That being said, I seriosly doubt that we can maintain the current demand for combustion-based energy over the period of several centuries. Our energy needs will simply be too great. One would hope that a more viable alternative would develop within the next fifty years. (C'mon fusion!)

Daniel Johnston

My God - Thanks everyone, for helping me see that my naturally optimistic view of humanity's ability to change their lifestyle in time to prevent disaster is wildly inaccurate! All the usual deniers' rubbish from 'we're going to run out of hydrocarbons anyway' to 'There's nothing we can do about it' to 'We're probably not even responsible for it' and of course 'all of the above at once'. Honestly, I'm going to buy myself a wind turbine and continue to purchase wind-generated electricity, get myself a reva and then I can exclusively blame the lot of you when the s*** goes down! This is serious and getting more so. The prospect of CO2 uptake cycles becoming CO2 putout cycles is going to make all your desperate certainties look like the a flapping and gasping of fish out of water. Thankyou, again, and goodnight

Harvey D

For some people (about 25% of us), smoking 25 to 50 cigarettes a day is still a good thing to do. However, about 75% of us now think otherwise. Let's hope that the latter group will grow to 100%.

For others (large cars and heavy 4 x 4 drivers, COAL electric generation plants owners, tar sands extraction groups, OIL producers and many other polluters) burning fossil fuel is still the right thing to do.

For many others, burning large quantities of fossil fuel is not healty and there are betters ways to produce and use energy.

Sooner or latter, as for cigarette smoking, the majority of us will realize that producing and using cleaner energy and re-forestation are esential to our survival.

The 'diehard' will resist a bit longer but the rise in weather extremes, costly oil wars, huge trade deficits, cancers and other pollution associated illness will convince them too.


Meh,.. to Daniel Johnson. Go smoke some weed.
You can make more energy out of the biodiesel created from all the dead birds the wind turbine killed.
The endangered birds also taste the best. >8)

My 10 bucks for the next decade goes on fusion. Its the only compact beast that can save our ass. The other alternatives are mainly dumb:
Wind turbines - kill things, and people hand gliding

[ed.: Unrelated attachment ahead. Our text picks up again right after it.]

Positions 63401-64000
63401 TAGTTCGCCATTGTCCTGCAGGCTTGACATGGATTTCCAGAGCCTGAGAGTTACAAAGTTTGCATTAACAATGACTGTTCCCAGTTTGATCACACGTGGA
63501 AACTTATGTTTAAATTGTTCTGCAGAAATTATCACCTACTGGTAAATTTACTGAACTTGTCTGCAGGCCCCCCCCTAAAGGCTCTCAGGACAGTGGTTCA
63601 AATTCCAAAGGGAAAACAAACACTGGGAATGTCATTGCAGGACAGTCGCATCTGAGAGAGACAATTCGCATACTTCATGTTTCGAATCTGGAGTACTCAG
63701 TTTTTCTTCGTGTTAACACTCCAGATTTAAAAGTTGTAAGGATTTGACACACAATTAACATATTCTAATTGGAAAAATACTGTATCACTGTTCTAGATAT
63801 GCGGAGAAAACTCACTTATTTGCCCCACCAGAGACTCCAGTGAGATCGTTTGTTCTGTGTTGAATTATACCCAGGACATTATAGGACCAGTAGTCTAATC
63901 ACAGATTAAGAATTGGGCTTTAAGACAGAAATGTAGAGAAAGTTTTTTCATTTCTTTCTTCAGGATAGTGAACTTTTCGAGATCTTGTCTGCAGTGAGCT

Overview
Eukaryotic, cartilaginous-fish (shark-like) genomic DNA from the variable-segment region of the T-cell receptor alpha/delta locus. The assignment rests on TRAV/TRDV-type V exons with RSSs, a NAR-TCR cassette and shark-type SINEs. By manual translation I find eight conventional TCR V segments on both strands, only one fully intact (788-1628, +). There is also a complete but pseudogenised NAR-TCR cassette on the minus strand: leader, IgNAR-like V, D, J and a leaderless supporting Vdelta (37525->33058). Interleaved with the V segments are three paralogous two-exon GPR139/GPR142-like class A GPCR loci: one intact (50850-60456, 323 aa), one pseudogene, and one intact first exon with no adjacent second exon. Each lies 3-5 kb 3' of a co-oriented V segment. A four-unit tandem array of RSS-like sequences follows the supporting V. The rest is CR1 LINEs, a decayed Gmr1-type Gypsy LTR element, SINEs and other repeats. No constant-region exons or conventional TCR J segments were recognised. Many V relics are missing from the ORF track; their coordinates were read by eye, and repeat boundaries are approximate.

Solar - takes too much space and is inneficient
Hydropower - kills entire bloody ecosystems

The good localised ones are geo and possibly wave.
Also fuel cells based on spent radioactive material seem promising. Nothing quite like a maintenance free fuel cell that works for a million years buried 100m underground. :)


Also, by look of things, the temperature issue is the least of everyone's problems. Whats happening now with the environment with the likes of long dry spells, extremes in temperature and flooding will cause more harm financially then any rise in temperature.


You say that rising temperature will be the least of our worries, but then go on to say that climate change is a bigger issue. Actually climate change, and the extremes we are experiencing are believed to be as a result of global warming.

Having read you follow up post I assume that you are mocking the issue and those who take it seriously.



Any reference on the radioactive fuel cell? And ask: will a fusion disaster annihilate the planet? Okay i may sound like an old man fear of learning computer and internet.

Daniel Johnston:

You are most welcomed, and i am pretty sure that you will not be very different from us when we become flapping and gasping of fish out of water if you think that a single wind turbine can save your day.


At first we solved the horse manure pollution, but in fact we just change a visible solid polution to a more deadlier invisible gaseous pollution. You see, the moral of the story is: it doesnt mean that there is no problem if you didnt see the problem.


To Peter.
Yes, the rise in temperature is responsible indirectly for what we are experiencing now. From reading some articles I've come to accept some people's opinions on the matter: The warming results in poles meting faster. And the extra fresh water being dumed into the ocean distrupts the salinity of the ocean resulting in a disruption of water cycle thingy who'se name I forget. The water cycle thingy regulates climate in a fine balance.
The main point I was making was that yes, temperature effects other things but for us people the actual rise in temperature is negligible.
And the reason I am moking the issue is because it is another y2k scare. People offer no solutions for it yet they cry to the sky that it has come to this.

And lowering greenhouse emmisions will do little because it woud be so gradual that effects from our efforts now would take decades to reverse. Or we could ship massive tanker loads of salt and dump it in the area where this salinity issue exists.
The truth of the matter is that industry produces an order of magnitude more waste then the citizens it serves and their cars. Additionally, one large volcano can spit out so much garbage into the atmosphere that it pales industry's pollution contributions. This is just my perspective on things and I may very well be wrong.

To Rexis
Here is a promising link of the radioactive cell
And t answer your question about the exploding planet, humans have been blowing up hydrogen bombs for ages. They make a very big boom. BUt in a fusion reactor all you have to do is vent some of the plasma to slow reaction down. Much safer then Fission.
Also google "Pebble bed reactor". This is a promising move towards making Fission much safer, cheaper and more efficient then today's plants. The Chinese are investing heavily in the development of this technology because it is their only salvation for the energy crisis for the next decade. I grew up in the nuclear age, so my faith lies in little particles colliding and splitting more then solar or wind like is the trend with the next generation. I believe self sufficient sealed nuclear fission/fusion reactors of 75-80% efficiency with a MTBF of 100-200 yrs are the future of humanity.